Conclusion

In conclusion, we have developed a novel HMM-based method for sequence variant identification in short-read data. This variant caller provides an effective solution to modeling the dependence of adjacent genomic loci, which is expected to be useful for accurate calling of variants but is often overlooked in existing tools. To evaluate the performance of calling SNPs and INDELs in synthetic and real sequencing data, we compared the new variant calling method, vi-HMM, with five prevalent methods (GATK HaplotypeCaller, FreeBayes, Platypus, SAMtools, and VarScan) in simulation studies and with four (FreeBayes, Platypus, SAMtools, and VarScan) in real data analysis. Both comparison results demonstrate that vi-HMM is able to identify SNP and INDEL variants in a more accurate (overall high F1 score), reliable (smaller fluctuations across different read coverage depths), and balanced (both good sensitivity and good precision) way, as compared to the other variant callers.

References

  1. 1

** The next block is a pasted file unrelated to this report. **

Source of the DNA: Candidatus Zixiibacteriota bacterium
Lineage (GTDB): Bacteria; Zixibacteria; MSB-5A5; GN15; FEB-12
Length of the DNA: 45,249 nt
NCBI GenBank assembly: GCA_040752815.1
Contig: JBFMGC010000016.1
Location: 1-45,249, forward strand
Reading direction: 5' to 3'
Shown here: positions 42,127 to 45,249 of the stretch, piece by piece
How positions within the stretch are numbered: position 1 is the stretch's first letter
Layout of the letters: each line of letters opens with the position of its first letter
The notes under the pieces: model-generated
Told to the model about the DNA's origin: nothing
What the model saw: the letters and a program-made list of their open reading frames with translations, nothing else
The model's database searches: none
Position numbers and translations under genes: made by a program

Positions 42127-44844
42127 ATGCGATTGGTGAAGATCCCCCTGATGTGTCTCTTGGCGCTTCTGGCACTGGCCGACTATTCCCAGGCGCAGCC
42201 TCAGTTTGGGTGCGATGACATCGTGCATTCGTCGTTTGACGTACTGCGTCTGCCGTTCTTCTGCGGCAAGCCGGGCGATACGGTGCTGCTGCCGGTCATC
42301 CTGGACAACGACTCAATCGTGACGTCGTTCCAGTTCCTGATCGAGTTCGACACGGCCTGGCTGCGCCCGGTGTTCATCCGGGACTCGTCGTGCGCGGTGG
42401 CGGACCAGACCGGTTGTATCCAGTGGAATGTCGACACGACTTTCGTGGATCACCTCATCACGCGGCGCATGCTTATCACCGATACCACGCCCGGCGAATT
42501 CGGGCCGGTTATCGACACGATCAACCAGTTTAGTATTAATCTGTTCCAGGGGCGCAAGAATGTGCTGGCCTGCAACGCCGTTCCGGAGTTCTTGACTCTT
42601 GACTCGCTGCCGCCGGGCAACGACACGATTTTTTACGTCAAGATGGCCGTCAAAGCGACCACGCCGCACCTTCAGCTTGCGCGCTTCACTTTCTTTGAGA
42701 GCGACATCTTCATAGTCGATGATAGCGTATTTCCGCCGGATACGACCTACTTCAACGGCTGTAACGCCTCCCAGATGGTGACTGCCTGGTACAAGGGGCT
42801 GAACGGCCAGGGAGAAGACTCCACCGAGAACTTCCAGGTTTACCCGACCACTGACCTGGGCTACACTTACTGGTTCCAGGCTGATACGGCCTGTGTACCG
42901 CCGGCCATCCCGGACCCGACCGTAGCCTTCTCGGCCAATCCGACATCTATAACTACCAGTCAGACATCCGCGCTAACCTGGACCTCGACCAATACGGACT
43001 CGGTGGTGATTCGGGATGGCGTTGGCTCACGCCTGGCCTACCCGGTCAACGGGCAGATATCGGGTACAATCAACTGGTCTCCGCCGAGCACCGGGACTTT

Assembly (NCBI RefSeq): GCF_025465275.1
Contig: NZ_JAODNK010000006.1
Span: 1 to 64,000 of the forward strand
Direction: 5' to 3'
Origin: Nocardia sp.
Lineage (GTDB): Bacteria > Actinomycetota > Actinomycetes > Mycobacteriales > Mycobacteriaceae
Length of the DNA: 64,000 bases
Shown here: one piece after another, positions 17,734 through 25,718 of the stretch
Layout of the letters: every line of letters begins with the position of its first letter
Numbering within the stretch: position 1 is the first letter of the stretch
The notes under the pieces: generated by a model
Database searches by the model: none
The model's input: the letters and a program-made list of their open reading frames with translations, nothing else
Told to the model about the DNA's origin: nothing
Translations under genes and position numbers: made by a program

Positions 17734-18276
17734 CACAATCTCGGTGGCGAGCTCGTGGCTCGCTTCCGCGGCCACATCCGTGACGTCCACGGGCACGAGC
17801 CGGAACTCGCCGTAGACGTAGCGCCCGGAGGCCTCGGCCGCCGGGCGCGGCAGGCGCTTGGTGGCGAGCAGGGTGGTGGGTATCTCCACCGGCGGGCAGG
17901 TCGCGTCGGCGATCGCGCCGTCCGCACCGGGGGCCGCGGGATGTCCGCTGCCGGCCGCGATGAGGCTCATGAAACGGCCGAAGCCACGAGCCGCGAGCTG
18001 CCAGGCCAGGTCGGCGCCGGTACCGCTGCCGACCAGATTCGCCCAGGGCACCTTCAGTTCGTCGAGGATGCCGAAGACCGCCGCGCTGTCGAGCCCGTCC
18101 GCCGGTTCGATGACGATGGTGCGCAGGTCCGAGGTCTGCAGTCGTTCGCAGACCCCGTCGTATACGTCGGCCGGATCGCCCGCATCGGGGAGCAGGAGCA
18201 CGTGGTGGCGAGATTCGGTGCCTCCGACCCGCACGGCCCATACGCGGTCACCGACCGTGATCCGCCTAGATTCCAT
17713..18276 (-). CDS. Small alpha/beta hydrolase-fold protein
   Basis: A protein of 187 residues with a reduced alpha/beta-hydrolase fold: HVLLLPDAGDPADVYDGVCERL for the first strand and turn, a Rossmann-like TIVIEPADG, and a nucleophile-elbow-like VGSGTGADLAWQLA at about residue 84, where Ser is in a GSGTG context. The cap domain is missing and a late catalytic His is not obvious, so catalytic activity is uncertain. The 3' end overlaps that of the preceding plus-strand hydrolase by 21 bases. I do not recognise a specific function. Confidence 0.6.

Mardis ER. Next-generation DNA sequencing methods. Annu Rev Genomics Hum Genet. 2008; 9:387–402.

  2. 2

    Metzker ML. Sequencing technologies—the next generation. Nat Rev Genet. 2010; 11(1):31–46.

  3. 3

    Chen K, McLellan MD, Ding L, Wendl MC, Kasai Y, Wilson RK, Mardis ER. Polyscan: an automatic indel and SNP detection approach to the analysis of human resequencing data. Genome Res. 2007; 17(5):659–66.

  4. 4

    Mills RE, Pittard WS, Mullaney JM, Farooq U, Creasy TH, Mahurkar AA, Kemeza DM, Strassler DS, Ponting CP, Webber C, Devine SE. Natural genetic variation caused by small insertions and deletions in the human genome. Genome Res. 2011; 21(6):830–9.

  5. 5

    Mullaney JM, Mills RE, Pittard WS, Devine SE. Small insertions and deletions (INDELs) in human genomes. Hum Mol Genet. 2010; 19(R2):131–6.

  6. 6

    Altmann A, Weber P, Bader D, Preuß M, Binder EB, Müller-Myhsok B. A beginners guide to SNP calling from high-throughput DNA-sequencing data. Hum Genet. 2012; 131(10):1541–1554.

  7. 7

    Li H, Handsaker B, Wysoker A, Fennell T, Ruan J, Homer N, Marth G, Abecasis G, Durbin R. The sequence alignment/map format and SAMtools. Bioinformatics. 2009; 25(16):2078–9.

  8. 8

    DePristo MA, Banks E, Poplin R, Garimella KV, Maguire JR, Hartl C, Philippakis AA, Del Angel G, Rivas MA, Hanna M, et al. A framework for variation discovery and genotyping using next-generation dna sequencing data. Nat Genet. 2011; 43(5):491.